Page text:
The cornea is the clear dome shaped surface of the eye that focusses light into the eye. Keratoconus is defined by the progressive thinning of the cornea, which causes it to bulge into a “cone” shape. This progressive thinning causes vision to blur and become distorted. In mild cases, patients may still be able to wear glasses and soft contact lenses, however, as the surface of the eye becomes more irregular, specialty contacts may be necessary to maintain clear single vision.
Diagnosis: Keratoconus is diagnosed through routine eye examination and by measuring the curvature of the eye surface. Onset usually begins in late 20s to early 30s but should be screened for yearly if there is known family history of the condition. Special cameras can be used to “map” the surface of the eye to show exactly where thinning is occurring.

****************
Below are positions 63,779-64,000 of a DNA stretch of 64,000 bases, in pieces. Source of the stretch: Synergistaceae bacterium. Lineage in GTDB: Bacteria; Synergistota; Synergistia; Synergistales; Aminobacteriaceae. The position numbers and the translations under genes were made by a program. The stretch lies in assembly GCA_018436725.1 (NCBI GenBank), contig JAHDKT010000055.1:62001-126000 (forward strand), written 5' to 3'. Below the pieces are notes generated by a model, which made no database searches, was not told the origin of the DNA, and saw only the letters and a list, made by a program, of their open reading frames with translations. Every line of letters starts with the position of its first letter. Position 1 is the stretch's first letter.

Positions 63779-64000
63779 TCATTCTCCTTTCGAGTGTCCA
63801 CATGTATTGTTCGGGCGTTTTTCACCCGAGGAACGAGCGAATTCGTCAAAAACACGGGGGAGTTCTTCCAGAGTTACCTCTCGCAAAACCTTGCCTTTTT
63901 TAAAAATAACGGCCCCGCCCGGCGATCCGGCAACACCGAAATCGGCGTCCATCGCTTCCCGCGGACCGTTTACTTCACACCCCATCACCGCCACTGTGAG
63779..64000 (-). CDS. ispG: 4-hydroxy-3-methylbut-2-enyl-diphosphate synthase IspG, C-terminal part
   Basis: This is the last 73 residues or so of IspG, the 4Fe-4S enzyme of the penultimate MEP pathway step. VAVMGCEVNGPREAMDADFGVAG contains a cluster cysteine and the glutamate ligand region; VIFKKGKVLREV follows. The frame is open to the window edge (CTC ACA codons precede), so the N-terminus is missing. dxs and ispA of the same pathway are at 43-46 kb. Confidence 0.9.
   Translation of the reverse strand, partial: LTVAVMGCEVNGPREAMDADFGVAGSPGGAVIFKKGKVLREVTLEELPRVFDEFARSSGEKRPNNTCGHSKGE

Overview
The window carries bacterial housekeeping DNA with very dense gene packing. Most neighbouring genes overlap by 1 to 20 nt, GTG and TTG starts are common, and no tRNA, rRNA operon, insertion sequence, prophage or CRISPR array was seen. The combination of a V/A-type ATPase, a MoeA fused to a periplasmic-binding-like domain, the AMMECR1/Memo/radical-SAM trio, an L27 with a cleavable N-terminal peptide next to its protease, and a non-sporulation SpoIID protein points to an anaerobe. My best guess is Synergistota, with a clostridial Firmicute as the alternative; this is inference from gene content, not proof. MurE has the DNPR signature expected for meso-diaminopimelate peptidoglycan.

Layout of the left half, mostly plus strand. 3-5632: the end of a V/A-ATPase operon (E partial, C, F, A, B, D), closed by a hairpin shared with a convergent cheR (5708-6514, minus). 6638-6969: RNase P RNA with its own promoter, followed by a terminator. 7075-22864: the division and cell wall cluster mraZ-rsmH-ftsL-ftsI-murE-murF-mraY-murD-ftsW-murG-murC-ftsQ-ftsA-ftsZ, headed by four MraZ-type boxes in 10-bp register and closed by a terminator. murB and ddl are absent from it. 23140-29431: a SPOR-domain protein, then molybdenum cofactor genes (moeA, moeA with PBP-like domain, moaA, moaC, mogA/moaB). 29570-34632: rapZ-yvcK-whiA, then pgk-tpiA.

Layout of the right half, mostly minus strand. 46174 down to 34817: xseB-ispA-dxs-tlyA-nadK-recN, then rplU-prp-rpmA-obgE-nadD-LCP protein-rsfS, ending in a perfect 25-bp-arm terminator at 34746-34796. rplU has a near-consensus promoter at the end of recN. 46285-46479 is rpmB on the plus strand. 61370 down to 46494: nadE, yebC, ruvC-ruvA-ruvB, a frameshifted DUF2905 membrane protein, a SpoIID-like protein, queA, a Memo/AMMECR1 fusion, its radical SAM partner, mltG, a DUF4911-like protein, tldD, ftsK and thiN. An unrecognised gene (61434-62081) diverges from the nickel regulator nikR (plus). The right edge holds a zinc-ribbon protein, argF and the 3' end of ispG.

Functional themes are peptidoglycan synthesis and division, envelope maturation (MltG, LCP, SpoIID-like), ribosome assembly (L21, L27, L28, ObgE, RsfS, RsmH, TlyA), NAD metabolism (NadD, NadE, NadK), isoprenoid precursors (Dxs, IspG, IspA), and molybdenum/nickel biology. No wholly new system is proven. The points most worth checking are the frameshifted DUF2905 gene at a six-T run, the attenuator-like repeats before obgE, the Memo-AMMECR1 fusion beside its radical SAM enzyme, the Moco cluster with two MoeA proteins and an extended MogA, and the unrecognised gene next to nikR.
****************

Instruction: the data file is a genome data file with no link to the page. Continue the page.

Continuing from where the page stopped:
Treatment: There is currently no way to reverse or cure Keratoconus, but there are ways to manage and slow progression.
- Corneal Cross-linking is a procedure that helps to stabilize the surface of the eye to prevent further thinning of the cornea
- Intacs: these are surgical impants that help flatten the surface of the eye to produce clearer vision
- Corneal Transplants are the most extreme option reserved for severely damaged eye surfaces that no longer respond to standard therapeutic measurements.